However, while reading these various articles and listening to the podcast, I came to the realization that these commentators were missing the fundamental point about why Millennials are obsessed with work (and with treating their extracurricular lives like work). As capitalism has become the religion of most Americans, so the measure of the worth of our lives has become our “product.” My life has become a brand. That is why Millennials can both seem obsessed with work, and yet not value hard work at all. Our modern society does not treasure the hardworking McDonalds employee, and has moved decidedly away from a culture where one person works the same job for 30 years. In fact, we often despise and look down on those who do the consistent, menial jobs that make our society function (think retail and agriculture).

We want a fun, flashy job at a tech startup where we have a pinball machine in the foyer. The reason for this desire is that we do not care about actual work, what we care about is the product of that work. We care about what we can quantify and what we can export on social media, which, for a retail employee holding down two jobs, is precious little. Many Millennials are in fact hardworking, but we are burning out because we are not trained to think of that work as valuable or meaningful in and of itself. We also struggle to perform in earnest the kinds of daily duties and entry-level jobs that society seems to value so little. This issue of work then becomes one of human dignity, because our worth as a human being is constantly being measured by our output (we can also see the negative effects of this kind of mentality on our respect for the poor and the elderly).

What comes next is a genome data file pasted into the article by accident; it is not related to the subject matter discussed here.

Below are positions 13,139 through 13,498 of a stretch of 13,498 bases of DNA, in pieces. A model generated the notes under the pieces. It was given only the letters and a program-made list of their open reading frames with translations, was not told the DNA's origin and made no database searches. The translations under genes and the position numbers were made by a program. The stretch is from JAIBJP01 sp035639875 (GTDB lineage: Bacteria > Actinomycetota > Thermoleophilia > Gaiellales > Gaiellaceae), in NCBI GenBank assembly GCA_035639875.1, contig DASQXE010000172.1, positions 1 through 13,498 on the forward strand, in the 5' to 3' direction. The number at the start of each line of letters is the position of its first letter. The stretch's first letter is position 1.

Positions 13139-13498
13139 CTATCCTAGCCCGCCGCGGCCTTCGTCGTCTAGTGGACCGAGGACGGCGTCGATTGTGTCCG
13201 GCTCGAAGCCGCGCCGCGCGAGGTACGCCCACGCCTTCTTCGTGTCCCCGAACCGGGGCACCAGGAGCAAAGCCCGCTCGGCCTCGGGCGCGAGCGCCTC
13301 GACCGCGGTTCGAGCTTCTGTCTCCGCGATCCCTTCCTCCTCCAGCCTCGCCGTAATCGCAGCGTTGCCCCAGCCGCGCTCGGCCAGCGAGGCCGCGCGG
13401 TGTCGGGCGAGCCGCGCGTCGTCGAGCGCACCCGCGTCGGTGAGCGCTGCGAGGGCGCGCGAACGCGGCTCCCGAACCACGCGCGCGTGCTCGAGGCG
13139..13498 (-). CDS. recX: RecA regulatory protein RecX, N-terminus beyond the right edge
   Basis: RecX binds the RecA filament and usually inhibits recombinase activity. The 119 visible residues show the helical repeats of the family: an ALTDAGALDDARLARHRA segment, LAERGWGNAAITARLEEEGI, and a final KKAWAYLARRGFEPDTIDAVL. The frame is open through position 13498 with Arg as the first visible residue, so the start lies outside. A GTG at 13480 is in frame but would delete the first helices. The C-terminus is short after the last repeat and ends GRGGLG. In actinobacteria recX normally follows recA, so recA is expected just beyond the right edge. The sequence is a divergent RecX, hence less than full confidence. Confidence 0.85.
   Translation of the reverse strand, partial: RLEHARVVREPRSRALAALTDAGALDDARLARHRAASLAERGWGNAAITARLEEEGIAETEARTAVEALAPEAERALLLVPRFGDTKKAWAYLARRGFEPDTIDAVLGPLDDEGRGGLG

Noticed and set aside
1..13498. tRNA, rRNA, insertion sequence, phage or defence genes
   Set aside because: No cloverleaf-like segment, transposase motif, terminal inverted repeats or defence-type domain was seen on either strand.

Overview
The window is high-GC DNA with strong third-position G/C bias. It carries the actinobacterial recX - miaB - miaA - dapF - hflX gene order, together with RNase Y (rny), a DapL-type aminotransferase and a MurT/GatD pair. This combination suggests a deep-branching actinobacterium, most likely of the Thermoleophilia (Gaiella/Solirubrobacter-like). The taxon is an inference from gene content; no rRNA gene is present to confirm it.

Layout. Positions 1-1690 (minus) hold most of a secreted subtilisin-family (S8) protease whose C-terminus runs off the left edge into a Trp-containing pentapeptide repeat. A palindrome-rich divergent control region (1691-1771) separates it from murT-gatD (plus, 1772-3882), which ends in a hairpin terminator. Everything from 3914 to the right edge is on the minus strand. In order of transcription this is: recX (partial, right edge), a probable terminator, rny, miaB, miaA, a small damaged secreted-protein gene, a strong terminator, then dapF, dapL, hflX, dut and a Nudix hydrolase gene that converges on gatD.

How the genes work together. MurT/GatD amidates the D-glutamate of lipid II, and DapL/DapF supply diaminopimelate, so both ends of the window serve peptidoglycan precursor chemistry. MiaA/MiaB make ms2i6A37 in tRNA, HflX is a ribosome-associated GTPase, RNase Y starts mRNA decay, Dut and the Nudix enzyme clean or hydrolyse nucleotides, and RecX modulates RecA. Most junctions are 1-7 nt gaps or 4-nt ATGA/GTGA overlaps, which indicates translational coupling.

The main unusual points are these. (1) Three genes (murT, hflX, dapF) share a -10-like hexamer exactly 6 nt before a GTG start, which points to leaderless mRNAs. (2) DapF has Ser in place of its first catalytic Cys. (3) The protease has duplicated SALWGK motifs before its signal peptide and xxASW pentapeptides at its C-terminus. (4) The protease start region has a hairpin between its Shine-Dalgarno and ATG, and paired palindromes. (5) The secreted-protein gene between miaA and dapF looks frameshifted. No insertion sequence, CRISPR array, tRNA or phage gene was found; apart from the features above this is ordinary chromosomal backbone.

In the Christian tradition, however, the exact opposite is true. The Christian life, as it is summed up by St. Benedict, is the life of work and prayer, which is a life with virtually no concern for market value. The value of this life comes from the act of work, from the process of working out one’s own salvation, as Paul would put it (see: Phil 2:12). It is also definitely not an optimized life. The desert fathers and monastics of ages past specifically chose to do work involving manual labor, to do menial or simple tasks in order to support themselves and their communities.

Their products were, for the most part, exactly the basic necessities of life that we tend to value the least in our modern work culture. Their tasks were often time consuming and tedious (for example, rope-making or basket-weaving). They also spent as much time as possible in prayer. From an outside perspective, prayer is a massive waste of time. You do not get a paycheck from prayer, and it is hard to get a good Instagram shot while sitting in adoration. Prayer is generally speaking pretty boring, and the payoff is usually invisible to everyone except the supplicant. You cannot optimize prayer and you cannot master prayer, any more than you could optimize or master marriage.

Moreover, as the lives of the saints teach us, even the holiest people often remain relatively unknown until after their death. They do not produce something which is readily consumed, and they often do not profit in this life from the labor of their vocation. Think of St. Thérèse of Lisieux—many of her contemporaries thought she was, at best, a nice little nun or, at worst, the spoiled baby sister of the Martin family—not the saint that her inner life proved her to be. Likewise, the most recent Terrence Malick film about Bl. Franz Jägerstätter is titled “A Hidden Life,” referencing the end of George Eliot’s Middlemarch, which makes a similar observation about the hiddenness of the majority of human goodness.